AIMS: To assess the associations of sexual risk behavior with psychiatric impairment and individual, peer, and partner attitudes among adolescents receiving mental health treatment. METHODS: Adolescents (N=893, 56% female, 67% African American) completed assessments of psychiatric impairment, rejection sensitivity, peer norms, HIV knowledge, perceived vulnerability, self-efficacy and condom use intentions. Two structural equation models were used to test the study hypotheses; one for sexually active youth and one for non-active youth...
April 2014: Journal of HIV/AIDS & Social Services
Sonjia Kenya, Natasha Chida, Gabriel Cardenas, Margaret Pereyra, Carlos Del Rio, Allan Rodriguez, Lisa Metsch
Interviews were conducted among HIV-positive inpatients in Miami, Florida and Atlanta, Georgia to examine whether having a case manager was associated with improved outcomes. We explored whether current use of a case manager was associated with unprotected sex, HIV care, use of antiretroviral medications, and referral to case management at time of diagnosis. Outcomes among patients who received case management were compared to those without a case manager. Participants with a current case manager were significantly more likely to take HIV medications, have obtained HIV care within the past six months, and have been referred to case management when first diagnosed...
2014: Journal of HIV/AIDS & Social Services
Lance M Pollack, William J Woods, Johnny Blair, Diane Binson
This study sought to determine whether the presence of HIV testing inside a gay bathhouse reduced sexual risk behavior among patrons. A two-stage, time probability, cluster sample design recruited men exiting a northern California bathhouse in the last 5 weeks of 2001 (N=440), when no HIV testing was offered inside the bathhouse, and again in the last 5 weeks of 2002 (N=412) when HIV testing was offered 5 days a week. Separate logistic regression analyses compared a 2002 HIV testing exposure subgroup to both a 2001 non-exposure subgroup and a 2002 non-exposure subgroup for differences in sexual risk behavior during the bathhouse visit...
2014: Journal of HIV/AIDS & Social Services
Wendy F Auslander, Ronald G Thompson, Donald R Gerke
Adolescents in foster care experience mental health and substance use problems that place them at risk for HIV, yet the exact nature of the relationship remains unclear. This study examined the co-occurring influences of mental health problems and substance use on HIV risk and determined whether substance use moderated the effect of mental health problems on HIV risk behaviors among adolescents in foster care. Regression analyses of cross-sectional data collected through structured interviews with 334 adolescents, aged 15-18 years, determined which mental health problems and substances increased HIV risk behaviors...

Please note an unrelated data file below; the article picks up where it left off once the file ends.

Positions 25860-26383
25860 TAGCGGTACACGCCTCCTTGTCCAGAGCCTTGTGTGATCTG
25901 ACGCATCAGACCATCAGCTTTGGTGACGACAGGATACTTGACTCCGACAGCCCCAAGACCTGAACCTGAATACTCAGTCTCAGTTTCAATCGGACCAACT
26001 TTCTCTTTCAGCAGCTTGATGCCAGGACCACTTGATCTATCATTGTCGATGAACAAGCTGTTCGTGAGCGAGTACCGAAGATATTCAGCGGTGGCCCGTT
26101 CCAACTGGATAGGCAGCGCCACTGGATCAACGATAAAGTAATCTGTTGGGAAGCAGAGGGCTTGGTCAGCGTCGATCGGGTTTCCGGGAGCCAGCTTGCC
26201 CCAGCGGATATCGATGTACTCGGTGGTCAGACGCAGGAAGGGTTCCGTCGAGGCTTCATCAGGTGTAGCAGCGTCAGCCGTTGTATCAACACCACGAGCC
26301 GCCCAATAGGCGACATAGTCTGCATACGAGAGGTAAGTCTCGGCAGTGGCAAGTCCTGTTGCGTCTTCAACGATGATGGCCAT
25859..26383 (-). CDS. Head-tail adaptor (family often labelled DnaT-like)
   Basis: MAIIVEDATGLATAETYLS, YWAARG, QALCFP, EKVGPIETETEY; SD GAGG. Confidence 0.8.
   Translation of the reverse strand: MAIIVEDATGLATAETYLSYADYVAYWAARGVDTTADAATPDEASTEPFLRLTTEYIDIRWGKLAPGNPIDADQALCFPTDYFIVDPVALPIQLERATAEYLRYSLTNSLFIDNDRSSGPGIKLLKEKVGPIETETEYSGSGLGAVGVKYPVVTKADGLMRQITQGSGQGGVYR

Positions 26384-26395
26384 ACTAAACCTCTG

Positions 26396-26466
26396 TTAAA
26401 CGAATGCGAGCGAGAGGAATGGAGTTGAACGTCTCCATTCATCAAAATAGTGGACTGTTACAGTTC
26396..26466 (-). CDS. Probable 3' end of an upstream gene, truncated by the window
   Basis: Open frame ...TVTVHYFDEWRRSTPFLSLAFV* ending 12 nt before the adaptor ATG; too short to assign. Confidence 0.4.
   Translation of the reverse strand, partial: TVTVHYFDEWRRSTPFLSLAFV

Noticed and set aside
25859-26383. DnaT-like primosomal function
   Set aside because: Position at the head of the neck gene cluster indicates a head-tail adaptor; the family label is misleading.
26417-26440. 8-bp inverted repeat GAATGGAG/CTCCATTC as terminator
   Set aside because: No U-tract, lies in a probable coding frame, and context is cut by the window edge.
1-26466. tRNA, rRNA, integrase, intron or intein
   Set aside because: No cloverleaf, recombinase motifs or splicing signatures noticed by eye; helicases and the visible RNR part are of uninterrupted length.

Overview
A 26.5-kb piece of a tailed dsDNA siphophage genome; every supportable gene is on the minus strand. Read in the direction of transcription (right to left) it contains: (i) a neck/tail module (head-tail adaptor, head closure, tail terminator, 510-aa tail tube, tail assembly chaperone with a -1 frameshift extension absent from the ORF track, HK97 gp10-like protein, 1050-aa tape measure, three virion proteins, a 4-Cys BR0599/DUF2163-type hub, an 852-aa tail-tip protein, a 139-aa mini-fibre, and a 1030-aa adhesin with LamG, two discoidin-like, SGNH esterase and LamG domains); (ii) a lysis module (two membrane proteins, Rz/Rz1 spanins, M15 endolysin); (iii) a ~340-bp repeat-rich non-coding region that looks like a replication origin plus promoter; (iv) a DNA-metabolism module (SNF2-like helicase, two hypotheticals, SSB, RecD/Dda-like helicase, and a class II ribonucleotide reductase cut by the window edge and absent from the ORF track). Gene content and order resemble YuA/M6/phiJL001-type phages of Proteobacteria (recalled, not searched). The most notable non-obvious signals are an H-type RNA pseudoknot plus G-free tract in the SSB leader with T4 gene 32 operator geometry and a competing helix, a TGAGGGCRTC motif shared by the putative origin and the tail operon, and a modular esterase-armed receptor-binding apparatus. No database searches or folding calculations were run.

January 1, 2014: Journal of HIV/AIDS & Social Services
Barbara L Dancy, Diana L Jere, Sitingawawo I Kachingwe, Chrissie P N Kaponda, James L Norr, Kathleen F Norr
Malawian adolescents are at risk for HIV infection. Using a quasi-experimental two group research design, we determined the efficacy of Mzake ndi Mzake Kuunikira Achinyamata (MMKA) in enhancing 13-19 year old Malawian males' and females' HIV knowledge, attitude about HIV, self-efficacy for condom use and for safer sex, and HIV risk reduction behaviors. The regression analyses revealed that compared to their cohorts in the control community, the adolescents in the MMKA community had significantly better scores on the outcome variables...
2014: Journal of HIV/AIDS & Social Services
Laura L Edwards, Janet S Reis
AIM: This study investigated how parents living with HIV communicated about HIV prevention with their 10-18 year old children. METHODS: Interviews with 76 mothers and fathers were analyzed for (1) their experiences discussing HIV prevention with adolescents, and (2) advice on how to best broach HIV-related topics. RESULTS: Interactive conversations, where both parents and adolescents participated, were regarded as effective. Parents emphasized that adolescents should have a "voice" (be able to voice their concerns) and a "choice" (have a variety of effective prevention strategies to choose from) during HIV-related talks...
January 1, 2014: Journal of HIV/AIDS & Social Services
B Biswas, E Spitznagel, A C Collier, B B Gelman, J C McArthur, S Morgello, J A McCutchan, D B Clifford
Antiretroviral therapy (ART) has changed HIV related illness from terminal to chronic by suppressing viral load which results in immunologic and clinical improvement. Success with ART is dependent on optimal adherence, commonly categorized as >95%. As medication type, class and frequency of use continue to evolve, we assessed adherence levels related to viral suppression. Using a cross-sectional analysis with secondary data (n = 381) from an ongoing multi-site study on impact of ART on the Central Nervous System (CNS), we compared self-reported adherence rates with biological outcomes of HIV-RNA copies/ml, and CD4 cell/mm3...
January 1, 2014: Journal of HIV/AIDS & Social Services